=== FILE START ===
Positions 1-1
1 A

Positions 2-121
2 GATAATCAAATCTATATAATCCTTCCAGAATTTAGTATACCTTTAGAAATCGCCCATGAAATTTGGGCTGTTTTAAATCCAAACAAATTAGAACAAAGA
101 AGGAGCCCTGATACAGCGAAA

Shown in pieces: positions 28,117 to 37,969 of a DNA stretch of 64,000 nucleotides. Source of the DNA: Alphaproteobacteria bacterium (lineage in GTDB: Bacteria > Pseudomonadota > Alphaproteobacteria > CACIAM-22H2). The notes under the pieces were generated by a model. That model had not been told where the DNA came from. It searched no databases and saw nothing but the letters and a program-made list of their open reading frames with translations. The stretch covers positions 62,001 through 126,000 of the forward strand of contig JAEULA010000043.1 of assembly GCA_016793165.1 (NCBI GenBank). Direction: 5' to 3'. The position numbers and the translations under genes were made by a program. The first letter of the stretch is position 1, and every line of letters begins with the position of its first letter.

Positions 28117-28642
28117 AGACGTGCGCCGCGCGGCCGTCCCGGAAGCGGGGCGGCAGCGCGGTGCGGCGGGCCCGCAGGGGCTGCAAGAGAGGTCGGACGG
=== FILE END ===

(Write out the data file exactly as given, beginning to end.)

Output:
Positions 1-1
1 A

Positions 2-121
2 GATAATCAAATCTATATAATCCTTCCAGAATTTAGTATACCTTTAGAAATCGCCCATGAAATTTGGGCTGTTTTAAATCCAAACAAATTAGAACAAAGA
101 AGGAGCCCTGATACAGCGAAA

Shown in pieces: positions 28,117 to 37,969 of a DNA stretch of 64,000 nucleotides. Source of the DNA: Alphaproteobacteria bacterium (lineage in GTDB: Bacteria > Pseudomonadota > Alphaproteobacteria > CACIAM-22H2). The notes under the pieces were generated by a model. That model had not been told where the DNA came from. It searched no databases and saw nothing but the letters and a program-made list of their open reading frames with translations. The stretch covers positions 62,001 through 126,000 of the forward strand of contig JAEULA010000043.1 of assembly GCA_016793165.1 (NCBI GenBank). Direction: 5' to 3'. The position numbers and the translations under genes were made by a program. The first letter of the stretch is position 1, and every line of letters begins with the position of its first letter.

Positions 28117-28642
28117 AGACGTGCGCCGCGCGGCCGTCCCGGAAGCGGGGCGGCAGCGCGGTGCGGCGGGCCCGCAGGGGCTGCAAGAGAGGTCGGACGG